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DEAD HORSE POINT STATE PARK — Two Golden Eagles that have been rehabilitated for the last year were released Sunday.
“They came in within days of each other,” said Debbie Pappas of Second Chance Wildlife Rehabilitation.
The two birds, a male and female, are both about a year old. One of the birds was discovered in Carbon County and the other on Highway 191 near the Moab Airport.
“We got a dispatch call about an eagle that was trying to get itself onto the roadway,” said trooper Brian Evans, Utah Highway Patrol. “He didn’t look too well.”
The bird had been hit by a car. Not knowing what to do, Evans called Second Chance Wildlife Rehabilitation.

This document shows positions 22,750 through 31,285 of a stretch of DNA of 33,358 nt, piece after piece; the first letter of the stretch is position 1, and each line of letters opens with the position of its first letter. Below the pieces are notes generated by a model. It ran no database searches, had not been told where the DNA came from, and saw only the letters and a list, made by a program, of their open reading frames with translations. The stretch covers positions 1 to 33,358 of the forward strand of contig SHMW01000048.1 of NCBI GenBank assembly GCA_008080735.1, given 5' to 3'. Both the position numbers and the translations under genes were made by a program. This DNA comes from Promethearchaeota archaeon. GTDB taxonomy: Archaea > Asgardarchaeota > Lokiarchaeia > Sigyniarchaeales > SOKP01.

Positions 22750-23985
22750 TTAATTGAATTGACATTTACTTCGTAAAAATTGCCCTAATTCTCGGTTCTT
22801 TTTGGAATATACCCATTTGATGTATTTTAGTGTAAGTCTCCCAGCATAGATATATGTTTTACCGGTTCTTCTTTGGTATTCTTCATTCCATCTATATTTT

The birds were treated over the next several months. Fortunately, neither had injuries, but they did need to relearn survival skills and regain their health.
“Even though they have the innate desire to look at things moving and to grab ahold of them, we had to make sure they knew how to grab onto their targets and what their targets were,” said Pappas.
The birds quickly grew strong over the course of eight months. On Sunday, a group of onlookers stood 2,000 feet up on a cliff in Dead Horse Point State Park. The eagle that was named Evans after trooper Evans was released first.
“That’s probably a shame for the bird, but I feel honored about it,” said Evans.
Evans took off without a hitch, and the second eagle followed his lead.
“I’m blown away. That was so powerful, and I’ll probably never get over it,” said Molly Easton, a visitor from Virginia.
“I’ve commented several times that this is a happy time for us and an emotional time,” Pappas said.
It’s likely the eagles won’t stay in the same area they were released. However, they were released in what officials called "golden eagle terrain."